Tomb-sweeping day in China fell on Wednesday 4 April this year, just before Easter. I meant to catch a subway that day to Babaoshan Revolutionary Cemetery: the Number 1 line runs nearly to the gate. But something else cropped up and I missed my chance to stand at a respectful distance and observe the sweeping. I might not have made it onto the train, anyway, because even on ordinary days the Number 1 subway is packed. In fact, lots of people attend to their grave duties before the actual day so as to avoid the crush.
In all, the festival period lasted three days. The government decided a few years ago to make Qingming (its proper name) a national holiday, and now organises the working week so that people can travel back home to the ancestral graves if they live far away. But most people just take a holiday and, if they go anywhere at all, visit local sites. The subway line going to the Beijing Zoo was expected to carry around two and a half million people over the first two days of the holiday period. This is in keeping with the spirit of the season: Qingming is a time for picnics and kite-flying as well as for tending graves.
On Thursday, life was back to normal. In the Western calendar, Thursday is Maundy Thursday, not a day much marked any more, even in Anglophone societies, but broadly part of Easter. For Chinese Christians, it is the “feast day of washing feet,” a reference to events at the Last Supper. On this day, the children at the school across the road from our apartment could be heard singing the national anthem (“arise, people who are unwilling to be slaves/let us build a new great wall with our flesh and blood!”). It is an experimental school. The perimeter fence is adorned with over 200 plaques attesting to its achievements as a model school, a progressive school and a progressive grassroots party organisation (this last complete with hammer and sickle).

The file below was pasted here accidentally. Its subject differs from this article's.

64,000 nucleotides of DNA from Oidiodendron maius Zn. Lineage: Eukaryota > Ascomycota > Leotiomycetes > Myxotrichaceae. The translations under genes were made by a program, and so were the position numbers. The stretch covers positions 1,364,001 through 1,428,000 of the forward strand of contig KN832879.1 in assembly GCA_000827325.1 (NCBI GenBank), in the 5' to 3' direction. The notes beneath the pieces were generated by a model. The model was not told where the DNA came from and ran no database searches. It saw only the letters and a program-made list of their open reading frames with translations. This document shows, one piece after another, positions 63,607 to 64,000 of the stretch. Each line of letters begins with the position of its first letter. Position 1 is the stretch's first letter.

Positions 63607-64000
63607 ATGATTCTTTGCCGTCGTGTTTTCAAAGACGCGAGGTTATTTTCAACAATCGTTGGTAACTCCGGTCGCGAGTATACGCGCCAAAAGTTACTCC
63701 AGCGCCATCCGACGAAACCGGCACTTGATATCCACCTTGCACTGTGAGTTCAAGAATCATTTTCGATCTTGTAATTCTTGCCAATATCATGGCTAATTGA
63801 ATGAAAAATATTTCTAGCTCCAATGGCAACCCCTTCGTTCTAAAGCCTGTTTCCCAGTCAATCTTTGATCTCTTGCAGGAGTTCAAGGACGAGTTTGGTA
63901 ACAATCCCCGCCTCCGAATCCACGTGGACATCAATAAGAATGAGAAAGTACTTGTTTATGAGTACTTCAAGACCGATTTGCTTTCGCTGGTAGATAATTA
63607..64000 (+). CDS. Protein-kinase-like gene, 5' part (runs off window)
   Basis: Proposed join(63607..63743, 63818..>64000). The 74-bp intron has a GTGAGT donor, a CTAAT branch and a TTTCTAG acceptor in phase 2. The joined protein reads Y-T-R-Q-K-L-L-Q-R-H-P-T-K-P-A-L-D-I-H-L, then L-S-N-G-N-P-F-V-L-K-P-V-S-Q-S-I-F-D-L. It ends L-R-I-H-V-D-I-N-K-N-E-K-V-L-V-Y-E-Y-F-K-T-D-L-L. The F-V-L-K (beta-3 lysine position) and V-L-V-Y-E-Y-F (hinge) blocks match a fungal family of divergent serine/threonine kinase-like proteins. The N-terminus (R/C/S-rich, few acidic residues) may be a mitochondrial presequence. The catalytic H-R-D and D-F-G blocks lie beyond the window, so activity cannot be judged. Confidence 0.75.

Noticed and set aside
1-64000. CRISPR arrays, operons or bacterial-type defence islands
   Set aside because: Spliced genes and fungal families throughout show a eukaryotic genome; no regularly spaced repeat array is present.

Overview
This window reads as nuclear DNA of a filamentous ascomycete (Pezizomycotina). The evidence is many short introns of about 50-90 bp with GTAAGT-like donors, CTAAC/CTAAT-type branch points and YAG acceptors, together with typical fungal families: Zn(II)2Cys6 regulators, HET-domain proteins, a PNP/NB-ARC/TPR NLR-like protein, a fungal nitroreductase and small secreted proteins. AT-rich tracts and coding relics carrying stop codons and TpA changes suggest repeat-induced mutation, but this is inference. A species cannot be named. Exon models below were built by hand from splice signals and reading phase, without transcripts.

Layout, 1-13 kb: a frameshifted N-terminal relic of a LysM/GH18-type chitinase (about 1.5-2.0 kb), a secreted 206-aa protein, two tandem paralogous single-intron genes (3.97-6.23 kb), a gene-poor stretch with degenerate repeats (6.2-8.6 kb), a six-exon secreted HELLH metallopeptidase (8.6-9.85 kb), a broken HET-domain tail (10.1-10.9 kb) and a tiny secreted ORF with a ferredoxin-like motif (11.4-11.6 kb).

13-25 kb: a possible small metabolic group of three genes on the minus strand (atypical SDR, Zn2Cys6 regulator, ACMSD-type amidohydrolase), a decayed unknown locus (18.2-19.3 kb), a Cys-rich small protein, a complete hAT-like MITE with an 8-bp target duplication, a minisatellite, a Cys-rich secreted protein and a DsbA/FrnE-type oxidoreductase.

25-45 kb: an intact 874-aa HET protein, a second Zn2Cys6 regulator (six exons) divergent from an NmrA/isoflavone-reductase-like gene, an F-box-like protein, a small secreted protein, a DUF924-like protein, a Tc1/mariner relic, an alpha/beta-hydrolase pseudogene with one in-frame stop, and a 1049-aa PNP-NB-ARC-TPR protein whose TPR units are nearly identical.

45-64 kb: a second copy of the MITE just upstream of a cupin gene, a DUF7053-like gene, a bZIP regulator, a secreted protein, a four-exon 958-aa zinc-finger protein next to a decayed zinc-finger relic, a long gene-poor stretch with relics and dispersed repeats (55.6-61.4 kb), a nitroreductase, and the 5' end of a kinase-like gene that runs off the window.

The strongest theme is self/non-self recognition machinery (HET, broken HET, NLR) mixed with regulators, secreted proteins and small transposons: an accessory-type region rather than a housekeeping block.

Unlike Christmas, Easter has made little imprint on China. You will search Beijing in vain for chocolate eggs, or for currants for your hot cross buns. Easter services are held in churches across the city, but there are restrictions on what people can attend. Last year there was a major crackdown on an unregistered church in the western part of Beijing, where the congregation had attempted to organise an outdoor service after they lost their meeting hall.
There are plenty of registered churches in the city, and by way of marking Easter Sunday, we decided to go to one. St Joseph’s in Wangfujing, otherwise known as the East Cathedral (Dongtang), falls within the folds of the Patriotic Catholic Church. Although an underground Catholic Church exists as well, the Patriotic one is easier to attend. A church has stood on this site, not far from the Forbidden City, since the seventeenth century; the present building, completed in 1905, was constructed after its predecessor was burnt down during the anti-foreign Boxer Rebellion of 1900.